DIY Skills to Help You Save
Every time you pay someone to do something you could do yourself, you’re taking a few steps back from reaching your savings goals. Of course, there are many things best left to the professionals (DIY root canal, anyone?), but there are also things you pay for every day you could easily do yourself if you just learn how.
Here are five valuable DIY skills that can help you save money and reach your personal financial goals sooner than you thought possible.
Minor Household Repairs
The average national cost of using a plumber to fix a clogged drain is $248! When you see numbers like that, it just makes sense to learn how to do minor household repairs on your own. DIY skills like clearing a slow-moving drain, fixing small holes in drywall or repainting a room are easy to learn and have huge long-term savings potential.
Changing the Oil
Taking your vehicle in for an oil change doesn’t just cost you money, it also costs you valuable free time sitting in hard plastic chairs, drinking cold coffee from tiny Styrofoam cups. The better alternative? Doing it yourself. This DIY skill might seem intimidating at first, but if you do your research and take your time, you’ll soon get the hang of it and see the savings add up.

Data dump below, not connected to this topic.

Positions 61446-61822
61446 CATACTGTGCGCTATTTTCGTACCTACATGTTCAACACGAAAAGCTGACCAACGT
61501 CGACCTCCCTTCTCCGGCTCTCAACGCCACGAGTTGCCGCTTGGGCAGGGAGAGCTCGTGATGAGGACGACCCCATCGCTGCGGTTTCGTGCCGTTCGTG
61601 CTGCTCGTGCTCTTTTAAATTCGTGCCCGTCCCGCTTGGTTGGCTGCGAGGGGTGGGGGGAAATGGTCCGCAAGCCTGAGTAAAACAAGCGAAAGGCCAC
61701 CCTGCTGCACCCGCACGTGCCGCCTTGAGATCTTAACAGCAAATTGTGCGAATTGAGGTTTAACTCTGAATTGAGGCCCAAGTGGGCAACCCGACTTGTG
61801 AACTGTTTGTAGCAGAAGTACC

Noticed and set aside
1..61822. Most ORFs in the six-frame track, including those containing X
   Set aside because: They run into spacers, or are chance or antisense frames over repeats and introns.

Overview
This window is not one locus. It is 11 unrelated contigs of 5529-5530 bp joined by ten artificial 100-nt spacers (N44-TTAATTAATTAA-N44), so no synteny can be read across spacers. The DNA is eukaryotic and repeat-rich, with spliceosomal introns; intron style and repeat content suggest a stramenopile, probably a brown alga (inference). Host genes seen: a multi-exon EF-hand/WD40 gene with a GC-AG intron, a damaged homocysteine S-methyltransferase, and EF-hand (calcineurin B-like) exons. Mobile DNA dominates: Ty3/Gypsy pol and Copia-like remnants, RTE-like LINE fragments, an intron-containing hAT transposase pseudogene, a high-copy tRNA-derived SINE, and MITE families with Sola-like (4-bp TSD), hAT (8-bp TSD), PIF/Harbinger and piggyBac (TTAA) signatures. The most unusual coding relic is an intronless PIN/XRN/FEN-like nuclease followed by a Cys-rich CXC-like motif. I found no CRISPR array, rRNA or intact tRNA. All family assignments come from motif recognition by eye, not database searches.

Sewing & Mending
Learning basic hand stitching and sewing machine skills will not only save you money, it will greatly expand your wardrobe and home decorating options. Replacing a missing button, fixing a zipper and hemming pants are all easy DIY skills anyone can learn. Once you’ve mastered them, try your hand at making simple curtains or pillow covers – it’s easy, fun and allows you to change up your home décor for little more than the cost of fabric and a few hours of your time.
Cooking at Home
Nothing will make a more immediate, noticeable difference in your budget than shifting from dining out to eating in. So it’s a happy coincidence that some of the most budget-friendly staples like rice, beans and pasta are also super-easy for novice cooks. Start with simple, tasty, filling dishes and get more adventurous as your cooking skills grow. The bonus? You know exactly what’s going into your meals and you’re almost guaranteed to start making healthier food choices.
Canning & Preserving Food
Once you get comfortable in the kitchen, try your hand at canning fresh, in-season produce, or making your own jams, jellies and pickled vegetables. These old-school DIY skills are making a comeback as more of us seek to consume whole foods prepared without additives or preservatives. The USDA has put together this comprehensive guide on how to can foods safely.